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A Watched Clock Never Boils (the songs of my favorite 2015 albums)

The order here is musically determined (i.e., they’re not in any sort of ranked order). Also: I spent a bit of time getting the levels and segues adjusted – otherwise, of course, it’s easy enough nowadays to find these tracks individually. Given how easy it is to find them to listen to for free, I want to state that these are here to encourage you to actually, you know, buy these records if you like them.

Without further ado…

  1. Deerhunter “All the Same” (Fading Frontier) 0:00
  2. The Chills “Aurora Corona” (Silver Bullets) 3:04
  3. The Corner Laughers “The Girl, America” (Matilda Effect) 7:31
  4. The Orange Peels “Wintergreen” (Begin the Begone) 10:24
  5. Dutch Uncles “Accelerate” (O Shudder) 14:41
  6. Lower Dens “Sucker’s Shangri-La” (Escape from Evil) 17:58
  7. Beauty Pill “Exit without Saving” (Beauty Pill Describes Things As They Are) 22:51
  8. Cheatahs “Colorado” (Mythologies) 26:31
  9. Swervedriver “Autodidact” (I Wasn’t Born to Lose You) 30:08
  10. The Black Watch “Pershing/Harvard Square” (Highs and Lows) 35:04
  11. The Figgs “Late Nights and Early Flights” (Other Planes of Here) 38:04
  12. Courtney Barnett “Dead Fox” (Sometimes I Sit and Think, Sometimes I Just Sit) 42:26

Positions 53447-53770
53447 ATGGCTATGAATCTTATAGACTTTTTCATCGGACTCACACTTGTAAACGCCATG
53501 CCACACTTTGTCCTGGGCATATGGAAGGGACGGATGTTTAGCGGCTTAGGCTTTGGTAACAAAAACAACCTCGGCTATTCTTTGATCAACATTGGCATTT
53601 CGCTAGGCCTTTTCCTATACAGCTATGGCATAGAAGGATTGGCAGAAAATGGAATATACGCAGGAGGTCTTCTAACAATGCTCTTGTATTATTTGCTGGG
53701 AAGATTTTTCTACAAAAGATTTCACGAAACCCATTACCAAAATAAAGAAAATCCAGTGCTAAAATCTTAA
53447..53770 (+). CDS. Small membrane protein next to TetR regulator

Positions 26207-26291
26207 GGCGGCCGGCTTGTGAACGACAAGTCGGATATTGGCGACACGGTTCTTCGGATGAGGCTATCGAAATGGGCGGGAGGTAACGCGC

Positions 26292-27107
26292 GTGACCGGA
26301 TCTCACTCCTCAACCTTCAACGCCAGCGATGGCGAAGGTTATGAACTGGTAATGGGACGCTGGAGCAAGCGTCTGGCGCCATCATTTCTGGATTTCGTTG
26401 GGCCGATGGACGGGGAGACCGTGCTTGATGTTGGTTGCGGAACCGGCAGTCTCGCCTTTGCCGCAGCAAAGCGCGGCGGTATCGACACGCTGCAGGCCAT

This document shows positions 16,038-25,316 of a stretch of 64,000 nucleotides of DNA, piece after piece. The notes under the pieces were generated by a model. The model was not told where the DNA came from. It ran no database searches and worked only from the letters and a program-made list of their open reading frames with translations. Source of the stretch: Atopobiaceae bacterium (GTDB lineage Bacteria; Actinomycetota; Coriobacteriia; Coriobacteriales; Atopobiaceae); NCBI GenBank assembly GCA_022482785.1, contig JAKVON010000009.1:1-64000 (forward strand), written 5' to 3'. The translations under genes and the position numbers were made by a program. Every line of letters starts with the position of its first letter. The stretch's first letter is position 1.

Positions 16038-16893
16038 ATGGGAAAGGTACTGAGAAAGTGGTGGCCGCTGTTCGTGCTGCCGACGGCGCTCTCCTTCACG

13. The Dodos “Bubble” (Individ) 45:59
  14. Destroyer “Midnight Meet the Rain” (Poison Season) 49:09
  15. Of Montreal “Empyrean Abattoir” (Aureate Gloom) 52:34
  16. Father John Misty “The Ideal Husband” (I Love You, Honeybear) 57:06
  17. Sleater-Kinney “Bury Our Friends” (No Cities to Love) 1:00:40
  18. Viet Cong “Bunker Buster” (Viet Cong) 1:04:02
  19. Wilco “Random Name Generator” (Star Wars) 1:09:57
  20. FFS “Johnny Delusional” (FFS) 1:13:44
  21. Chris Stamey “Dear Valentine” (Euphoria) 1:16:54
  22. Robert Forster “A Poet Walks” (Songs to Play) 1:20:03
  23. Richard Thompson “Long John Silver” (Still) 1:24:57
  24. Regular Einstein “Jimmyville” (Chimp Haven) 1:28:53
  25. Sam Cohen “The Garden” (Cool It) 1:31:33
  26. Shmu “Diamonds” (Shhh!!!!) 1:35:18
  27. The Fall “Black Door” (Sub-Lingual Tablet) 1:38:01
  28. Robert Pollard “You Only Need One” (Faulty Superheroes) 1:39:45
  29. Blur “Thought I Was a Spaceman” (The Magic Whip) 1:41:57
  30. Low “No End” (Ones and Sixes) 1:48:09

(Coming next…Winter 2015 songpile, and second covers mix of 2015)